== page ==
Canine Addison’s disease
Canine Addison’s disease is a life-threatening condition that affects a dog’s adrenal glands. The adrenals produce aldosterone and cortisol, two key hormones critical to a dog’s bodily functions. The inadequate production of mineralocorticoids and/or glucocorticoids is known as canine Addison’s disease.
Breeds at increased risk
Canine Addison’s disease can affect dogs of any age, but primarily tends to occur in young to middle-aged and female dogs, with some breeds at higher risk.2
- Airedale terrier
- Basset hound
- Bearded collie
- Great Dane
- Nova Scotia duck tolling retriever
- Portuguese water dog
- Soft-coated wheaten terrier
- Springer spaniel
- Standard poodle
- St. Bernard
- West Highland white terrier
Changes caused by the aldosterone and cortisol deficiency of canine Addison’s disease include:
- Hyperkalemia K
- Hyponatremia Na
- Low sodium/potassium (Na/K) ratio
- Increased liver enzymes
- Lack of stress leukogram
- Non-regenerative anemia
Not all dogs with hypoadrenocorticism
have the expected electrolyte changes.
- Adrenal glands produce mineralocorticoids (aldosterone), glucocorticoids (cortisol) and other hormones
- Mineralocorticoids regulate electrolyte balance, extracellular fluid volume and blood pressure
- Glucocorticoids play an important role in protein, fat and glucose metabolism
Early testing can save lives
It is estimated that there are approximately 100,000 dogs with canine Addison’s disease in the U.S. and that every veterinarian will see two cases of canine Addison’s disease per year.1 With patients showing signs of the disease, immediate treatment can make the difference between life and death.
Diagnosing canine Addison’s disease
Determining for certain whether a patient has canine Addison’s disease is difficult because the clinical signs are vague and mimic those of other diseases that can often be temporarily resolved with fluids and other supportive care. The on-again, off-again signs are so variable and similar to other diseases that canine Addison’s disease has come to be known as The Great Pretender.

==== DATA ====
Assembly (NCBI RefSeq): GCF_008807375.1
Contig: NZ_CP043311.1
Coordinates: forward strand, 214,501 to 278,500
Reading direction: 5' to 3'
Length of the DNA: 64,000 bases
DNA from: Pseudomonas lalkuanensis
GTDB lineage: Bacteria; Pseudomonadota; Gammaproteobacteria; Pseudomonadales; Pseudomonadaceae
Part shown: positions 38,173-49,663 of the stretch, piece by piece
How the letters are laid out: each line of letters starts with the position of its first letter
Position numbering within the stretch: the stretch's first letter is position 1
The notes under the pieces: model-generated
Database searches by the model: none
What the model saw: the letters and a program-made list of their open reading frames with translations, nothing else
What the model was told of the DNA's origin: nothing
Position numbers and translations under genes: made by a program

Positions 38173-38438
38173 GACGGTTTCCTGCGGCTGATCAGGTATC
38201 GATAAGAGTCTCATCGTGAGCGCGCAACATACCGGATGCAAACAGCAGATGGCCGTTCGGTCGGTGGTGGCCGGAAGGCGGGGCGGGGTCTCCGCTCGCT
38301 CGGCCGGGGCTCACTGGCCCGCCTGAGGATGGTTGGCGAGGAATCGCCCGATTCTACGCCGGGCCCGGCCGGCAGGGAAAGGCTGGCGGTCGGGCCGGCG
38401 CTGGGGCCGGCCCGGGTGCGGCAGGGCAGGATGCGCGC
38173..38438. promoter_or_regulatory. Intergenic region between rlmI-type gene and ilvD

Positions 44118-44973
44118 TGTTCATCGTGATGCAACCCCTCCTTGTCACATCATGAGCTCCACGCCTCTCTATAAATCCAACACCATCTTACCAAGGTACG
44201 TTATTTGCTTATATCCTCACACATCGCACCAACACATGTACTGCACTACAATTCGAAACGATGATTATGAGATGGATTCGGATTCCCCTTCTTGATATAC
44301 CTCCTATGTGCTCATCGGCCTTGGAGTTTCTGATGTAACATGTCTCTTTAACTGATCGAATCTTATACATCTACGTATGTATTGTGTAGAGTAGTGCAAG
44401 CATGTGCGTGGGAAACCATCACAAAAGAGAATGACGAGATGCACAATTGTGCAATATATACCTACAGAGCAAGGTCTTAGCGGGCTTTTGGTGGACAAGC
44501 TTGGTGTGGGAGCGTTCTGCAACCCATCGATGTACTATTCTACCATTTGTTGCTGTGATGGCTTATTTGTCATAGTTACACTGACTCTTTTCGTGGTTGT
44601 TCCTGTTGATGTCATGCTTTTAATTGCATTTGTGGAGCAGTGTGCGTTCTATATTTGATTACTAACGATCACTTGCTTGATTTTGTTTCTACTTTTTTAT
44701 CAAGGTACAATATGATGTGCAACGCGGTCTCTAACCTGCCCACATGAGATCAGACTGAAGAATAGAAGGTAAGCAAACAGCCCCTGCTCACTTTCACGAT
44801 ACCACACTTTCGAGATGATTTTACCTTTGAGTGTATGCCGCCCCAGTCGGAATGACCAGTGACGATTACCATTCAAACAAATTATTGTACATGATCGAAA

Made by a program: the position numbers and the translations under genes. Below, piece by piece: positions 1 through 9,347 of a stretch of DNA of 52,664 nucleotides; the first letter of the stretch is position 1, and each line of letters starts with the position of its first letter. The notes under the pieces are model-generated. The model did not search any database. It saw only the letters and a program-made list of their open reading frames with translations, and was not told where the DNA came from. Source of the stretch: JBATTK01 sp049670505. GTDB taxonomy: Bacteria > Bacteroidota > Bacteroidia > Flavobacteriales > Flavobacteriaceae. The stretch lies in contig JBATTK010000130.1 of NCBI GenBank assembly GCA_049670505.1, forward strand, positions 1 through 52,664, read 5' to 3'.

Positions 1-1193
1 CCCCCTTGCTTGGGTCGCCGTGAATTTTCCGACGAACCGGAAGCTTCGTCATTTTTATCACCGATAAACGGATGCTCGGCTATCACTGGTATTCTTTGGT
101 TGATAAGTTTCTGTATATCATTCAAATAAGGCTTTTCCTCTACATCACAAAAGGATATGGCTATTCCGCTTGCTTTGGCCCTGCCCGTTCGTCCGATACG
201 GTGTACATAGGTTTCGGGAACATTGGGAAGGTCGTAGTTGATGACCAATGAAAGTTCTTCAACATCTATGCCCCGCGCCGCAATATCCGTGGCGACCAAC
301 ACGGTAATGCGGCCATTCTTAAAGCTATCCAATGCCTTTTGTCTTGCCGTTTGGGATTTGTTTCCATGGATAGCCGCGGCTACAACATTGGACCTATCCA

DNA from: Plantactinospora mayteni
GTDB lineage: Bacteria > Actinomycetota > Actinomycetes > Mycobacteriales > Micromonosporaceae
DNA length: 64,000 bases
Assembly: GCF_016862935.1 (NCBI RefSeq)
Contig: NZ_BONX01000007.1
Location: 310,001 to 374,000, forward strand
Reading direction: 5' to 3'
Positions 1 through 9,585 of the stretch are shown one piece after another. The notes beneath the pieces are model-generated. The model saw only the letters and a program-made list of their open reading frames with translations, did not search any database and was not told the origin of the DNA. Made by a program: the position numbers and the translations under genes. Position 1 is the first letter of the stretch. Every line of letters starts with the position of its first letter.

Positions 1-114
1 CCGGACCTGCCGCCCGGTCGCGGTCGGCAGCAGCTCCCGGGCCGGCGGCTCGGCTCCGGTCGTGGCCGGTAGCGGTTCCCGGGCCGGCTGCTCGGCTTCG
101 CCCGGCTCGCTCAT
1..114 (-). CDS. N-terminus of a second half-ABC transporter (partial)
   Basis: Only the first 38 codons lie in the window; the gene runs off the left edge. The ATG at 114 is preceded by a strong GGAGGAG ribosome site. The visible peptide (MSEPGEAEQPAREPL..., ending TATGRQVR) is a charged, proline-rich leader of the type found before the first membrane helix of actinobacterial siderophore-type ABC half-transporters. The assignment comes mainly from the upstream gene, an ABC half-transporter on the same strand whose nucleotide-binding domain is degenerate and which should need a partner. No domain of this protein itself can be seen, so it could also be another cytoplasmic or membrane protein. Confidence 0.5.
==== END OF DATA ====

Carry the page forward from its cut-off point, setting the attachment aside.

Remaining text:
The only definitive way to diagnose canine Addison’s disease is through the adrenocorticotropic hormone (ACTH) stimulation test.
When to consider the ACTH stimulation test2:
- To confirm the diagnosis of canine Addison’s disease when the resting (basal) cortisol is below 2 μg/dL and sodium-potassium ratios are less than 15:1
- When the clinician is highly suspicious of canine Addison’s disease based on clinical signs, even if the resting cortisol level is normal
- When the patient is presented with signs consistent with an Addisonian crisis
Clinical signs of canine Addison’s disease2,3
Clinical signs may be acute or gradual in onset, and can wax and wane.
Conducting the ACTH stimulation test
Obtain baseline blood sample
Administer 5μg/kg synthetic ACTH via IV or IM
Take a blood sample 1 hour later
Centrifuge both blood samples and submit serum to laboratory
Interpreting the results
A dog with Addison’s disease will show low baseline cortisol with little to no response to ACTH. A normal dog will have a normal response to ACTH.
Accepting a confirmed diagnosis of canine Addison’s disease may not be easy, but for many dog owners the diagnosis can be a blessing in disguise. Once your client knows what their dog is facing, it can help them regain control and take the appropriate action.
As the first FDA-approved treatment for canine Addison's disease*, Percorten-V has a long history of proven success. With careful monitoring and regular injections, Percorten-V can help your patients lead a normal life.2,4,5
Talk to your Elanco representative today about the solution that's saved nearly 70,000 dogs1 and counting.
Percorten-V is an injectable suspension of desoxycorticosterone pivalate (DOCP).
- DOCP replaces the mineralocorticoid hormones not produced by Addisonian dogs
- Administered via easy, intramuscular doses every 21 to 30 days**
- Animals suffering from hypovolemia, pre-renal azotemia, and inadequate tissue perfusion must be rehydrated with intravenous fluid (saline) therapy, and primary renal disease should be ruled out before starting Percorten-V therapy.
*For use as replacement therapy for the mineralocorticoid deficit in dogs with primary adrenocortical insufficiency.
**The initial starting dose of Percorten-V is 1 mg/lb intramuscular injection every 25 days. For most dogs, a dose range of 0.75 mg/lb to 1.0 mg/lb (1.65 mg/kg to 2.2 mg/kg) given every 21 to 30 days is effective. Glucocorticoid replacement must be supplied by small daily doses of glucocorticoid hormones (e.g., prednisone or prednisolone at 0.2 to 0.4 mg/kg). Dosage requirements are variable and must be individualized on the basis of the response of the patient to therapy.
Important Safety Information
Do not use in pregnant dogs or in dogs suffering from congestive heart failure, severe renal disease, or edema. Reduce dosage in dogs showing signs of hypernatremia or hypokalemia.
Like other adrenocortical hormones, Percorten-V may cause severe side effects if dosage is too high or prolonged.
The most common adverse reactions reported were depression/lethargy, vomiting, anorexia, polydipsia, and polyuria. Some of these effects may resolve with adjustments in dose or interval of Percorten-V or concomitant glucocorticoid administration. Please click here for full product information.
The following case studies provide examples of the variable clinical signs of canine hyperadrenocorticism and the value of early diagnosis and prompt initiation of treatment with Percorten-V.
For more information, talk to your Elanco representative today.